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Marijuana Decriminalization Associated With The Decreased Use Of Alcohol, Nicotine, And Opioids

Published Date: May 21st, 2022; Author: Dan Sharp.
Marijuana Decriminalization - New Study Findings Image

A new study published in the Journal of Adolescent Health suggests marijuana decriminalization is linked to the decreased use of nicotine, non-prescription opioids, and alcohol among young adults.

Is it really true?

Does this statement actually suggest this?

My MMJ Doctor news blog is again ready to give a complete piece of information on this.

What Does The Research Say?

The researchers with the University of Washington evaluated the present trends in the use of alcohol, non-prescribed pain relievers, and nicotine among the 12500 young adults cohort in Washington state. This study analyzed the data on the use trends of substances from the year 2014 to 2019. It indicated that the people aged between 21 to 15 were less likely to consume more dangerous drugs after cannabis legalization in the state. The researcher’s evaluation reported
“The implementation of decriminalized non-medical marijuana coincided with reducing cigarette, alcohol and pain reliever misuse.”
The also added
“The weakening cannabis use associated with the other substances used among adults aged 21 to 25 needs further study and evaluation. Still, it suggests the enhanced importance of marijuana-specific treatment and prevention efforts.”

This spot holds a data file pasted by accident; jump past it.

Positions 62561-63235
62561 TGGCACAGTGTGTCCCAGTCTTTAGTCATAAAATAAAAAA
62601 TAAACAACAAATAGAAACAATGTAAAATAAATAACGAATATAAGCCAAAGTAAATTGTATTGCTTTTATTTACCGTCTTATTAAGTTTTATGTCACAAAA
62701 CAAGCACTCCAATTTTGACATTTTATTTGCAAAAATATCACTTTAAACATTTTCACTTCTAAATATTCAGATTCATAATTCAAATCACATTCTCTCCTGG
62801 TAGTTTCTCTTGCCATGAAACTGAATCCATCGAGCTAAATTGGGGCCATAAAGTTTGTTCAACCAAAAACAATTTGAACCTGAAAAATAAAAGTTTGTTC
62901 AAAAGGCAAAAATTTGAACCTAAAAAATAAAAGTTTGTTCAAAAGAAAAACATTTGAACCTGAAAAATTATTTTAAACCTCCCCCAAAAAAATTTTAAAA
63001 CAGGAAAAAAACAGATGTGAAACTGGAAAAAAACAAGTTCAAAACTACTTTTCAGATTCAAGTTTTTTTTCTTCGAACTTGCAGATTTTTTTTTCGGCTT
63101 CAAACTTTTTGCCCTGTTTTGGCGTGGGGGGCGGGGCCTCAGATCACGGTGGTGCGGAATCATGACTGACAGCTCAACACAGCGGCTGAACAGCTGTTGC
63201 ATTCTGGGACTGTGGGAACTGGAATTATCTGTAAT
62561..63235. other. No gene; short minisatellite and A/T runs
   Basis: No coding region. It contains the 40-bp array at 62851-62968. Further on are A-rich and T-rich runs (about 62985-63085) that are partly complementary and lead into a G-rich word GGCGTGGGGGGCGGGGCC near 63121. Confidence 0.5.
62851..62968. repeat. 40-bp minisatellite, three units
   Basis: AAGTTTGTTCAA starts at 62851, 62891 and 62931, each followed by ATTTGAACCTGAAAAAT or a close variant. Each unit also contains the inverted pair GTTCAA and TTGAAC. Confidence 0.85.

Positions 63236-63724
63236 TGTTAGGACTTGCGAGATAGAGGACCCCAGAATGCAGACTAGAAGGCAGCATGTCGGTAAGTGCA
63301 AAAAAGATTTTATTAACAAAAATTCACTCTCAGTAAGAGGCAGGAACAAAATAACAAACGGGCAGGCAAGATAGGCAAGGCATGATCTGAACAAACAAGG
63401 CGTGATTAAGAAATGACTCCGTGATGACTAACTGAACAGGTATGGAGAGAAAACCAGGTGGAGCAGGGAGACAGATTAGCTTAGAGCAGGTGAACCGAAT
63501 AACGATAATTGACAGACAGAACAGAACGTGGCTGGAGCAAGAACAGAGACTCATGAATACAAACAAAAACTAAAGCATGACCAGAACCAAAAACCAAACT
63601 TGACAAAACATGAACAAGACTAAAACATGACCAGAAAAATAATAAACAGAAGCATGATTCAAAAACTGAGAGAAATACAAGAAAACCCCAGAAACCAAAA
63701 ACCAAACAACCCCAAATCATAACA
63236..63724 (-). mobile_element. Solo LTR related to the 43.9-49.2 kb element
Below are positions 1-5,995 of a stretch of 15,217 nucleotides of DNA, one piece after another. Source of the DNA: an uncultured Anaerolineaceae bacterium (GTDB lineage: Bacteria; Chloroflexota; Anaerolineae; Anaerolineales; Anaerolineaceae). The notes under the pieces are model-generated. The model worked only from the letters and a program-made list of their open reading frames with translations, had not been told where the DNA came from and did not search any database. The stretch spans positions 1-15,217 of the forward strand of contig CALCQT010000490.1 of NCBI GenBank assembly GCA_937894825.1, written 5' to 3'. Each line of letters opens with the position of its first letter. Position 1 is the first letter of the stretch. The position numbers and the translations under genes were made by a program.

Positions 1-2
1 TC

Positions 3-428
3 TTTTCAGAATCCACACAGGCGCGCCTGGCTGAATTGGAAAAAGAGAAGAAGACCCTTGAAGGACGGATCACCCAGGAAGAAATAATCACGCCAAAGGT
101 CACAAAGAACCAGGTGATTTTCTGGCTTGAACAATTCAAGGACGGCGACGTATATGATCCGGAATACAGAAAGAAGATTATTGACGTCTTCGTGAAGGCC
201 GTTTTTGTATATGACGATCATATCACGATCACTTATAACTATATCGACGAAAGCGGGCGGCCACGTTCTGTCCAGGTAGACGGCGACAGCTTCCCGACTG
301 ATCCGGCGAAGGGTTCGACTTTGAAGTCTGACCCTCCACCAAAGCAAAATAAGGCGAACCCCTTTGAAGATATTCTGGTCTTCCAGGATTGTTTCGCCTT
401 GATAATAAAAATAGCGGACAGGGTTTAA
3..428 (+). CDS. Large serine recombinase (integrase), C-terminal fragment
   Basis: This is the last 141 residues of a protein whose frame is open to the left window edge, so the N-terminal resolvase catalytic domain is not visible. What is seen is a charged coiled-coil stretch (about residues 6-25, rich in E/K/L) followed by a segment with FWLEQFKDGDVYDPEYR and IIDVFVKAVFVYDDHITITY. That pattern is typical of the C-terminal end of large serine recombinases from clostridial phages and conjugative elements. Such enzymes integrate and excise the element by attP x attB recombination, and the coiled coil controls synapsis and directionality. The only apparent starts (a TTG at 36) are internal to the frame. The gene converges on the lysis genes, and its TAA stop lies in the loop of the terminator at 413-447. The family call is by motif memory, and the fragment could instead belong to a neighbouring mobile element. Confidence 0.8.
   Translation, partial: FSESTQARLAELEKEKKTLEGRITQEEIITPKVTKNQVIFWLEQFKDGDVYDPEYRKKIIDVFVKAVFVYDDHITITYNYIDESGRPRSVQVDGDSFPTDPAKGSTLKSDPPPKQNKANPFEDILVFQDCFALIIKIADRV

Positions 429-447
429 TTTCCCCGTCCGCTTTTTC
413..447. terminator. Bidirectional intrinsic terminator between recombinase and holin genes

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The researchers also discovered the prevalence of past-month e-cigarette use augmented after legalizations. Post this statement, the authors of the research findings also concluded that
“There is evidence with the findings that the non-medical cannabis legalization has not led to the dramatic boost in the use of non-prescribed opioids, cigarettes, and alcohol.“

However, these findings indicate most critical public health concerns about the cannabis decriminalization and legalized cannabis markets evolution may be specific to the marijuana use and associated consequences.

While commenting on these research study findings, Paul Armentano, the Deputy Director of NORML’s said:

The real-world data from decriminalized cannabis states disputed the longstanding claims that cannabis is like a gateway substance. In fact, cannabis decriminalization is more linked to the decreased use of various other substances, including several prescription medicines.

To this point, another research study indicated that cannabis decriminalization is more concerned with the reduced use of many prescription drugs for the treatment of various health conditions like sleep, anxiety, and seizures.

Several recent studies have also recognized the association between the medical cannabis decriminalization enactment at the state level and decreased pharmaceutical prescriptions.

However, at the same time, a study discovered that medical cannabis use is linked to a significant reduction in individuals’ dependence on opioids and several other prescription drugs and enhances the quality of life.

A meta-study published in 2020 also indicated that cannabis delivers a promise as a promising treatment option for chronic pains; however, another suggested that cannabis use can alleviate the opioid withdrawal symptoms.

Does Marijuana Use Lead To Hard Drug Initiation?

Rather ample prior studies, including the National Academy of Sciences and The RAND Corporation, disputed this “gateway theory” about cannabis and concluded their opinion with a statement.
“CANNABIS HAS NO INFLUENCE OVER ANY HARD DRUG INITIATION”
And astonishingly, as per the nationwide polling, most Americans no longer agree with the statement that “marijuana use leads to the use of any hard drugs.”

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